Archive for the ‘novel’ Tag

Coincidence No. 544 – Outsider

I am doing a day-long Zoom session for Documentary Campus Masterclass (was supposed to be in Copenhagen but had to be shifted online). I take a short break of 15 minutes and decide to use the time to start re-reading Albert Camus’ L’Etranger in French (the first book, other than comic books, that I have read in French for ages). The usual translation of the title is The Outsider (rather than The Stranger – it means both in French). I read the first couple of pages.

I rejoin the Zoom session and start a one-to-one meeting with a German filmmaker currently based in Thailand. From Chang Mai his very first statement is: “I did a lot of films about outsiders.”

Existentialist philosophy as propounded by the likes of Camus and Sartre has the universe as without meaning and pattern, and man as always striving to see pattern and sense in things.

the outsider albert camus novel l'etranger penguin

The Plague

Back in the good old days of my youth Corona was fizzy drinks

corona fizzy drinks pop 70s

corona fizzy drinks pop 70s truck lorry

In those days when I was doing A Level French and studying Albert Camus among others – in particular L’Etranger (The Outsider) which happily coincided with The Cure’s early single Killing an Arab, based on that slim book) – I read about Camus’ 1947 novel La Peste (The Plague) without actually reading the work itself, often considered Camus’ masterpiece. What I was left with was the notion that you can’t be individually happy without having collective happiness. I applied this in an old post – looking back no idea where it came from, probably from thinking about The Terminatora notional film collaboration between James Cameron and Albert Camus!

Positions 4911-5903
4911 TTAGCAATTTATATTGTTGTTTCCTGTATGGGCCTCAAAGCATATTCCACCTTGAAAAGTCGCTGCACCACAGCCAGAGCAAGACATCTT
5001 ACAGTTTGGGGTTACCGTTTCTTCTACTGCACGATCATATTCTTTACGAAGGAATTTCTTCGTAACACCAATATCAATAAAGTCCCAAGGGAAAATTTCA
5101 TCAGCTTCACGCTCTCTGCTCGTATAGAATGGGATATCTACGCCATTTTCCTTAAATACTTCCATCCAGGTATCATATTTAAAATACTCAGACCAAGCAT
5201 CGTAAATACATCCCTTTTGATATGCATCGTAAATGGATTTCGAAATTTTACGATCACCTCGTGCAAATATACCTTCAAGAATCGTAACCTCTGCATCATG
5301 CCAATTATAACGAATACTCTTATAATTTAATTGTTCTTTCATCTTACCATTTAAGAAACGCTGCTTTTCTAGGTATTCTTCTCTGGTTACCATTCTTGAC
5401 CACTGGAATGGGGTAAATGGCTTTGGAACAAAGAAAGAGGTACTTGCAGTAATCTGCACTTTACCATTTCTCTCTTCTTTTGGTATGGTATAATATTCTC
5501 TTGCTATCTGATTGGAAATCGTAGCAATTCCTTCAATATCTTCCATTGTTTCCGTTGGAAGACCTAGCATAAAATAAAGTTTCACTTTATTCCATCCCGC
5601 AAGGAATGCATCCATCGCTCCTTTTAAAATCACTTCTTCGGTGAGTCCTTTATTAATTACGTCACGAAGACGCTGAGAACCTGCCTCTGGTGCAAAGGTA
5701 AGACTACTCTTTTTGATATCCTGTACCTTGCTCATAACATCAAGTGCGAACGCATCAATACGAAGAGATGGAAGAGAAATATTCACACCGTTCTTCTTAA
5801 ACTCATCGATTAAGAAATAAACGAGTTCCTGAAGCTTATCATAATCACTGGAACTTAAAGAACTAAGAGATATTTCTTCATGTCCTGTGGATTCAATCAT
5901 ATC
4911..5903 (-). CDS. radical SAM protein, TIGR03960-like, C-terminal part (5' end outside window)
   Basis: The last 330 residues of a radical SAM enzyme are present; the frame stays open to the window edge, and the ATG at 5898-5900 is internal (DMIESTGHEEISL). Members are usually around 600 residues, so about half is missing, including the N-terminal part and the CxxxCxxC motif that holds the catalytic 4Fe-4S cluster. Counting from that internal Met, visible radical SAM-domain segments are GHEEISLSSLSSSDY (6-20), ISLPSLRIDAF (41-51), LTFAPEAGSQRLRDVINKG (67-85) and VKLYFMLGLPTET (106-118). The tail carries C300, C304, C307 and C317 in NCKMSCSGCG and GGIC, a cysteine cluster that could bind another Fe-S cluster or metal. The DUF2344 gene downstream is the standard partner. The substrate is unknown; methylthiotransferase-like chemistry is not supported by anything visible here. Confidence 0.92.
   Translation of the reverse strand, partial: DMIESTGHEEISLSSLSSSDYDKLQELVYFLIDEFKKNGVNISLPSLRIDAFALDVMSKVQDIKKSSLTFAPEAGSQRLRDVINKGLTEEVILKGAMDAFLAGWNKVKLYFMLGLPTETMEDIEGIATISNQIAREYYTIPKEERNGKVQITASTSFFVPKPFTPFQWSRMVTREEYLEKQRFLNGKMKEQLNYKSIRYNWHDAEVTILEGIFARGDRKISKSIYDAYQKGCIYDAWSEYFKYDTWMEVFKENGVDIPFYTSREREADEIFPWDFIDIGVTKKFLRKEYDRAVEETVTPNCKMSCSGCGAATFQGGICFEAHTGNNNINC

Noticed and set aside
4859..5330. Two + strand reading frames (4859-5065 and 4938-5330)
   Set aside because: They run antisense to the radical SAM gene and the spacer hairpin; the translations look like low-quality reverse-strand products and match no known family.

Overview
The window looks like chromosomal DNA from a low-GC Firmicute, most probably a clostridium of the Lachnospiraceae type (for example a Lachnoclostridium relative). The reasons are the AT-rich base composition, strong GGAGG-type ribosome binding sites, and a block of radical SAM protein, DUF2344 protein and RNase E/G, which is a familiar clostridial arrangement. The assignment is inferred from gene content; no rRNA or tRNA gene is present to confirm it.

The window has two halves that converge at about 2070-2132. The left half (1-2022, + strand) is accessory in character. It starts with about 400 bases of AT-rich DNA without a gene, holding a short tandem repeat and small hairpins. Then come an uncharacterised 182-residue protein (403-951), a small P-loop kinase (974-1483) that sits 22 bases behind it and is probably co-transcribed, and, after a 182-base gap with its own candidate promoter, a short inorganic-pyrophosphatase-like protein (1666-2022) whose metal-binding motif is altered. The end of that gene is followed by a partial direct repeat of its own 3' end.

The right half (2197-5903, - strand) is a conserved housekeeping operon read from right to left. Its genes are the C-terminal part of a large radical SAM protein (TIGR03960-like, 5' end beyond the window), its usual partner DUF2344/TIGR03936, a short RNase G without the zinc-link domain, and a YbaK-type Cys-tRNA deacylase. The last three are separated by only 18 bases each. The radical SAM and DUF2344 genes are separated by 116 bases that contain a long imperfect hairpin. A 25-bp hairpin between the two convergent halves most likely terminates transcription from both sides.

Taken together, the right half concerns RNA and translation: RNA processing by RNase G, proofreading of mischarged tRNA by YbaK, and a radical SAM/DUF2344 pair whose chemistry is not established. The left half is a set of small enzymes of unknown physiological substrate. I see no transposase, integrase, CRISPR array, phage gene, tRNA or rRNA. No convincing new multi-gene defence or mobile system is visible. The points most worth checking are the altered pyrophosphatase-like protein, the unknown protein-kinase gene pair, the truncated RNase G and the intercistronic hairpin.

This day last week I walked into the small bedroom where my Penguin Modern Classics reside and spotted The Plague just above my head, reached it down and began reading on the basis that there will never be a better time to read this book.

The parallels between Camus 1940s plague in Oran, Algeria and the current global pandemic of Coronavirus or Corvid90 didn’t disappoint. Camus was evidently combining an actual outbreak of a virus in that city in his native country with the realities of living under the Nazi Occupation of France during the Second World War, during which Camus had worked with the Resistance as the editor of Combat, a banned newspaper. Nonetheless the viral spread parallels were very striking so each morning I have published on social media via Instagram a resonant quote from La Peste as I read through and thought this morning that it would be worth aggregating all those posts here on Simple Pleasures Part 4. There’s nothing like a plague to refocus you on the simple pleasures of life.

Albert Camus The Plague La Peste novel book french 1947

Adam Gee
8 March at 18:25
Seems like the perfect time to read this – so I am #Camus #Corona
Albert Camus The Plague La Peste novel book french 1947

 

“Everybody knows that pestilences have a way of recurring in the world; yet somehow we find it hard to believe in ones that crash down on our heads from a blue sky.”

“No, all those horrors were not near enough as yet even to ruffle the equanimity of that spring afternoon. The klang of an unseen tram came through the window, briskly refuting cruelty and pain. Only the sea, murmurous behind the dingy chequerboard of houses, told of the unrest, the precariousness of all things in this world.”

“This bacillus is such a queer one.”
“There,” Castel said, “I don’t agree with you. These little brutes always have an air of originality. But, at bottom, it’s always the same thing.”
“That’s your theory, anyhow. Actually, of course, we know next to nothing on the subject.”